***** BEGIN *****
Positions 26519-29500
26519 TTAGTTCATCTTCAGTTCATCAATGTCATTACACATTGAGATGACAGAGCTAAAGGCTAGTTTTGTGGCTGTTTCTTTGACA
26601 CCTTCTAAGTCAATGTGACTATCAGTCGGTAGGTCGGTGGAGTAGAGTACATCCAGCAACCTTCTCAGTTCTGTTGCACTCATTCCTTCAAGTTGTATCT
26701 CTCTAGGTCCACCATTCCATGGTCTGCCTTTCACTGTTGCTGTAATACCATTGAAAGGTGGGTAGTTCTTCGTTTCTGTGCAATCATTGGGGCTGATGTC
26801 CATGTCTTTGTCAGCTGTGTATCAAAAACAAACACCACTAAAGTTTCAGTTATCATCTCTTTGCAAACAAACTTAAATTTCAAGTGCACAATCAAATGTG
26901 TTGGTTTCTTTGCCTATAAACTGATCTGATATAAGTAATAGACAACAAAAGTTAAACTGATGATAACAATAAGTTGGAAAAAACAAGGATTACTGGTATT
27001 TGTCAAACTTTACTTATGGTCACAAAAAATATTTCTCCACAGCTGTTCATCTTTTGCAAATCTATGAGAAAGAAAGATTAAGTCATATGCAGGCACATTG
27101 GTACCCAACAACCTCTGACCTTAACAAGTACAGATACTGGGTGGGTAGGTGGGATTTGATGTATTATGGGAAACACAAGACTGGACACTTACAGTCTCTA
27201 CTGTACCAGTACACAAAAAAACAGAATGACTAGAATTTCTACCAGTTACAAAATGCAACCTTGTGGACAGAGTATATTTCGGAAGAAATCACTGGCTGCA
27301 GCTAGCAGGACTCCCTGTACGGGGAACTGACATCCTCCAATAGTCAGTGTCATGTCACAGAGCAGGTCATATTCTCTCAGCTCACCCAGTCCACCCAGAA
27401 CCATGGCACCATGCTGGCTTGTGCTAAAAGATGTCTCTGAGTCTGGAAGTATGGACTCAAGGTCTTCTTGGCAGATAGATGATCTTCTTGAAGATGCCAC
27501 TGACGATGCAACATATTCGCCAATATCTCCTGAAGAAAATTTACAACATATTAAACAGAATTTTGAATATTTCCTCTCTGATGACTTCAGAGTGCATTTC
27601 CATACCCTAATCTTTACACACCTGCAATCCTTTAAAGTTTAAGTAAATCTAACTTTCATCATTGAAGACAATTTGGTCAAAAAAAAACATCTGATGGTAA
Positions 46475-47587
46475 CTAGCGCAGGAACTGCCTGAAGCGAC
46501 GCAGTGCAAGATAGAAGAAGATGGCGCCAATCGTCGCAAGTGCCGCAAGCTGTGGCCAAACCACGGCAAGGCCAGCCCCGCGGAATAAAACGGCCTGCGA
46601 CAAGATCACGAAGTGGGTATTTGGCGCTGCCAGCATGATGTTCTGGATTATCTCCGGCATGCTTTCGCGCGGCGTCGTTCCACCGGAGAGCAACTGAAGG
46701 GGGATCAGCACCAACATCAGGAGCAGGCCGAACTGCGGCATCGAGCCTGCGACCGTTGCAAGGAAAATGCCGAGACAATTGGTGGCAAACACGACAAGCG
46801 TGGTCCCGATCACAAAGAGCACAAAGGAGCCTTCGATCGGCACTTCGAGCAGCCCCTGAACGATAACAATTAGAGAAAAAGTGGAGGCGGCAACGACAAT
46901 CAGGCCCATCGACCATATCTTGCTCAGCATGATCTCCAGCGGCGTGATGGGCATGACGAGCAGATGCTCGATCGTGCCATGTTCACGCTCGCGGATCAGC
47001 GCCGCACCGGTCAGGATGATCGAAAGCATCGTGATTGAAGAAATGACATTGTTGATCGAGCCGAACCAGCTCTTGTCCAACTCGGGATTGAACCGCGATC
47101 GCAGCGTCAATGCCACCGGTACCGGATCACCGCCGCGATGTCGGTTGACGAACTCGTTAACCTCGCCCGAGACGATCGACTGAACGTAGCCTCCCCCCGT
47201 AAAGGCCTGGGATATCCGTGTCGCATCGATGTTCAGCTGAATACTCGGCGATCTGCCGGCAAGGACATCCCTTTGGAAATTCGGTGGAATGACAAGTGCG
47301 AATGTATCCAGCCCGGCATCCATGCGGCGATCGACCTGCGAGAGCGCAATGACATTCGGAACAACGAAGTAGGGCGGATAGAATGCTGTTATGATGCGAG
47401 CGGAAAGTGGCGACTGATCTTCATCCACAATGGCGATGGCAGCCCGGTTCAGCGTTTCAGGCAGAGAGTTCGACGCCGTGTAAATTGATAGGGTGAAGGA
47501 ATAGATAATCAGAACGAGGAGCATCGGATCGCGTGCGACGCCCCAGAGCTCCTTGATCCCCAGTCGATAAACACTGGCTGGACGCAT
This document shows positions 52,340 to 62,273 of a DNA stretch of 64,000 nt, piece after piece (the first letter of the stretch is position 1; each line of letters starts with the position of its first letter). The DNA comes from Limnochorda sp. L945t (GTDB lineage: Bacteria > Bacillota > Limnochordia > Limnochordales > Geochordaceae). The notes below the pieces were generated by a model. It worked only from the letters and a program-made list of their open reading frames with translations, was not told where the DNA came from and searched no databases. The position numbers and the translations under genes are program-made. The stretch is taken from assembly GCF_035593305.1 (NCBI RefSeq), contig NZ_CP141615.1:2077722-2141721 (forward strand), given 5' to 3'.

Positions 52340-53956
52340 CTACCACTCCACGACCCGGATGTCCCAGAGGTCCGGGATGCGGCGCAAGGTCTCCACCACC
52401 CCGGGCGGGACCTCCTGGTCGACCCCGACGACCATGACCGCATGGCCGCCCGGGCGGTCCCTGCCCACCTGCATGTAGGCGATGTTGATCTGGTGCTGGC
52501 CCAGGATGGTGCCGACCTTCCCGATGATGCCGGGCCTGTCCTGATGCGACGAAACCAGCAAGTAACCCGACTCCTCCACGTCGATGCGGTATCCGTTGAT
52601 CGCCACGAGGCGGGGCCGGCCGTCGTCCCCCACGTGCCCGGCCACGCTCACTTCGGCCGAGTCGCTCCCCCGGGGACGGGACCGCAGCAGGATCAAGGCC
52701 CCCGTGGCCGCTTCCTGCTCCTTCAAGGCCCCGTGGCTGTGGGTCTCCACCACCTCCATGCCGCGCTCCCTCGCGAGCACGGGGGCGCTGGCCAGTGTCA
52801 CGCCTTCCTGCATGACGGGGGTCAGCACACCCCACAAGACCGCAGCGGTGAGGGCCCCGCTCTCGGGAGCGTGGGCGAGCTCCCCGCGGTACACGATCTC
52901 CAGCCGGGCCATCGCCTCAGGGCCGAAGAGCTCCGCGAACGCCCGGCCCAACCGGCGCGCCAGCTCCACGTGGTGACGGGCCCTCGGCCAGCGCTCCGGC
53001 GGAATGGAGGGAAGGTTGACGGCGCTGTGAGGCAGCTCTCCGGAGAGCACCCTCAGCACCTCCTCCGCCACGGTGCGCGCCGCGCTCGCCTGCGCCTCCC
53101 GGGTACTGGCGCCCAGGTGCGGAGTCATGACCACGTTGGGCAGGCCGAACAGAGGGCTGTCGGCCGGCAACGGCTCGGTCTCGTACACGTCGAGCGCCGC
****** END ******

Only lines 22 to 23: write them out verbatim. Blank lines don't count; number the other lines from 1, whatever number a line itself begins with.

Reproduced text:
47101 GCAGCGTCAATGCCACCGGTACCGGATCACCGCCGCGATGTCGGTTGACGAACTCGTTAACCTCGCCCGAGACGATCGACTGAACGTAGCCTCCCCCCGT
47201 AAAGGCCTGGGATATCCGTGTCGCATCGATGTTCAGCTGAATACTCGGCGATCTGCCGGCAAGGACATCCCTTTGGAAATTCGGTGGAATGACAAGTGCG